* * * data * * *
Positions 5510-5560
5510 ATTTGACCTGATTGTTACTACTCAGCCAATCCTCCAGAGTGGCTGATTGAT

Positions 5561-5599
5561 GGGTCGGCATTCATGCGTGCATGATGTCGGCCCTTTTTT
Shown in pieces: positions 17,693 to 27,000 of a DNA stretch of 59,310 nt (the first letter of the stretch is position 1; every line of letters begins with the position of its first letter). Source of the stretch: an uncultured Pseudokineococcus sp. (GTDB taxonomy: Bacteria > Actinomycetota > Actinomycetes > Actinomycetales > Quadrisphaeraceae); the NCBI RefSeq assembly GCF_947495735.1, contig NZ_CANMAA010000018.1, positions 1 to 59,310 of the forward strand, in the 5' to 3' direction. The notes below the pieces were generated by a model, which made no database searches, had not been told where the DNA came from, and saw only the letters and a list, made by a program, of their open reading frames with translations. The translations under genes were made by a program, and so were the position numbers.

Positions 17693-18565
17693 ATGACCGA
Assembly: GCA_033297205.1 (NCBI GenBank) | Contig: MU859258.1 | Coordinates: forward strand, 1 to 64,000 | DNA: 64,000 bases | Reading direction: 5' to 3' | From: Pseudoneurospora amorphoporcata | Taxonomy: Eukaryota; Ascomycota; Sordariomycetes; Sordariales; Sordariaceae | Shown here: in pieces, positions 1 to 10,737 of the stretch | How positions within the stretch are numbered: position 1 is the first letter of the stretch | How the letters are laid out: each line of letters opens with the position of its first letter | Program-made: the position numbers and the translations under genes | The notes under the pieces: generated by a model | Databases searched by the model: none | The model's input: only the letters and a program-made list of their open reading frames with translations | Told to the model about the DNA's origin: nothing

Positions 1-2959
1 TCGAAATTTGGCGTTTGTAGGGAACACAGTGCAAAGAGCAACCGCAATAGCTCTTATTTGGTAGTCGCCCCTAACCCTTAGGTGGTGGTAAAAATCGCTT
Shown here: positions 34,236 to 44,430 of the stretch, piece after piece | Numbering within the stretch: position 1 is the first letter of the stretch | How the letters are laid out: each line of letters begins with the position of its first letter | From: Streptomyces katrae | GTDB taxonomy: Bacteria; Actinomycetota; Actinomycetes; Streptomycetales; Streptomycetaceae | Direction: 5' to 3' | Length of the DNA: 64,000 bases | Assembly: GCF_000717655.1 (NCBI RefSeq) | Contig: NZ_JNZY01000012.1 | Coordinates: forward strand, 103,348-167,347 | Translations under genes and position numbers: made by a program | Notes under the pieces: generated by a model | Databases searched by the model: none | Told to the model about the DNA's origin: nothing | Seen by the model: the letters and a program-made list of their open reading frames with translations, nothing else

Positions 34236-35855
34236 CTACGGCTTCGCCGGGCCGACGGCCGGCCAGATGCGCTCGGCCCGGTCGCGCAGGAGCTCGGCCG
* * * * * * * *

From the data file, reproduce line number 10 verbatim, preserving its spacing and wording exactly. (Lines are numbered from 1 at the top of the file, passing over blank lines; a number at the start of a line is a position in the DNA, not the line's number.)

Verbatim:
1 TCGAAATTTGGCGTTTGTAGGGAACACAGTGCAAAGAGCAACCGCAATAGCTCTTATTTGGTAGTCGCCCCTAACCCTTAGGTGGTGGTAAAAATCGCTT